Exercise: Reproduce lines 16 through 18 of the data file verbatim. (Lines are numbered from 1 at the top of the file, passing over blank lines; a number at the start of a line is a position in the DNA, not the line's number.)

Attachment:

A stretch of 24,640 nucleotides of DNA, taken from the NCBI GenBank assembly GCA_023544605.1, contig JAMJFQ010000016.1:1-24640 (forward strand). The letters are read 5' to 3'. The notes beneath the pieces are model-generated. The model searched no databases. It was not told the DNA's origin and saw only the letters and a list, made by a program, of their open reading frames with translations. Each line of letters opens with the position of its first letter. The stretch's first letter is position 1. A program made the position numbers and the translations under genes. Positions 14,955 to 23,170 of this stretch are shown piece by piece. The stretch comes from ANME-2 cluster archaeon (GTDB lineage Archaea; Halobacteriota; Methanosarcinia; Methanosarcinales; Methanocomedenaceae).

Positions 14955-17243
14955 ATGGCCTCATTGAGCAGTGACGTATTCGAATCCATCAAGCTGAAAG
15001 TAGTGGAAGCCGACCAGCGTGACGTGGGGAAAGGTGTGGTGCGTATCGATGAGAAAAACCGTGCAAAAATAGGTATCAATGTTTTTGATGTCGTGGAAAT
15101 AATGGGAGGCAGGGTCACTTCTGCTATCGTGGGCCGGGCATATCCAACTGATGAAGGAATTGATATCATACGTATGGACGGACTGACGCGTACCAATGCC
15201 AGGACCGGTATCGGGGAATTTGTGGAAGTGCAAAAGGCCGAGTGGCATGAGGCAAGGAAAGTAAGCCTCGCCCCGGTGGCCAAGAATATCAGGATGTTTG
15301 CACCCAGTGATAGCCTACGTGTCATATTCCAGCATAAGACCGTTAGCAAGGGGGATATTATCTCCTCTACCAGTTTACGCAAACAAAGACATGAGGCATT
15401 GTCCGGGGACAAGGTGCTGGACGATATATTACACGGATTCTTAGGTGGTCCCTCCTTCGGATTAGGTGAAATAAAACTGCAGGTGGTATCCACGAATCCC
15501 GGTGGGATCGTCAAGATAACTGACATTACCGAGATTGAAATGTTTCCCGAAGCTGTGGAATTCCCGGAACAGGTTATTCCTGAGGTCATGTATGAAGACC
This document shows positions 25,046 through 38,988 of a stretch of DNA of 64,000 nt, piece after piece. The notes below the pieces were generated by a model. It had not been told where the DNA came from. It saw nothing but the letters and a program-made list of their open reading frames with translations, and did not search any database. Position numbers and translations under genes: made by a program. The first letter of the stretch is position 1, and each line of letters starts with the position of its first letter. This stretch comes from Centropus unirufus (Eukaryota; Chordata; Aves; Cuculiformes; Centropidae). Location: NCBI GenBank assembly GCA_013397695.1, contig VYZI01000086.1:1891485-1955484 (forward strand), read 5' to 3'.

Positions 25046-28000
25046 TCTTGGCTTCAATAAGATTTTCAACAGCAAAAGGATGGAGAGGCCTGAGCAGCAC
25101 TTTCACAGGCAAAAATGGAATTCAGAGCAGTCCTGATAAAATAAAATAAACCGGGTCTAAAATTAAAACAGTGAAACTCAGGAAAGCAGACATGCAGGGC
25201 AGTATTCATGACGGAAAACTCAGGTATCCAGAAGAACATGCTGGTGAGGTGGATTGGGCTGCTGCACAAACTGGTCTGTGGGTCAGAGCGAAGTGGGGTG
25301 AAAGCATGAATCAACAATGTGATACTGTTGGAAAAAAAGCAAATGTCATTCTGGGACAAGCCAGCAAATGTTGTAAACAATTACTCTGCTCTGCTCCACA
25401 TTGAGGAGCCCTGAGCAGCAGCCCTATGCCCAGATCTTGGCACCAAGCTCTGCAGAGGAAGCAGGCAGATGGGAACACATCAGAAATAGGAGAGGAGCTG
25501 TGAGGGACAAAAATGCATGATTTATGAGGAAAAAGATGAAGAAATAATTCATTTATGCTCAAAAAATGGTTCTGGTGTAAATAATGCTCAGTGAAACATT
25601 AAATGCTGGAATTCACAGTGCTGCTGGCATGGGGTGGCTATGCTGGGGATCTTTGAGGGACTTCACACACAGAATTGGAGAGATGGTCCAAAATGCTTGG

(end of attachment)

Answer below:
25401 TTGAGGAGCCCTGAGCAGCAGCCCTATGCCCAGATCTTGGCACCAAGCTCTGCAGAGGAAGCAGGCAGATGGGAACACATCAGAAATAGGAGAGGAGCTG
25501 TGAGGGACAAAAATGCATGATTTATGAGGAAAAAGATGAAGAAATAATTCATTTATGCTCAAAAAATGGTTCTGGTGTAAATAATGCTCAGTGAAACATT
25601 AAATGCTGGAATTCACAGTGCTGCTGGCATGGGGTGGCTATGCTGGGGATCTTTGAGGGACTTCACACACAGAATTGGAGAGATGGTCCAAAATGCTTGG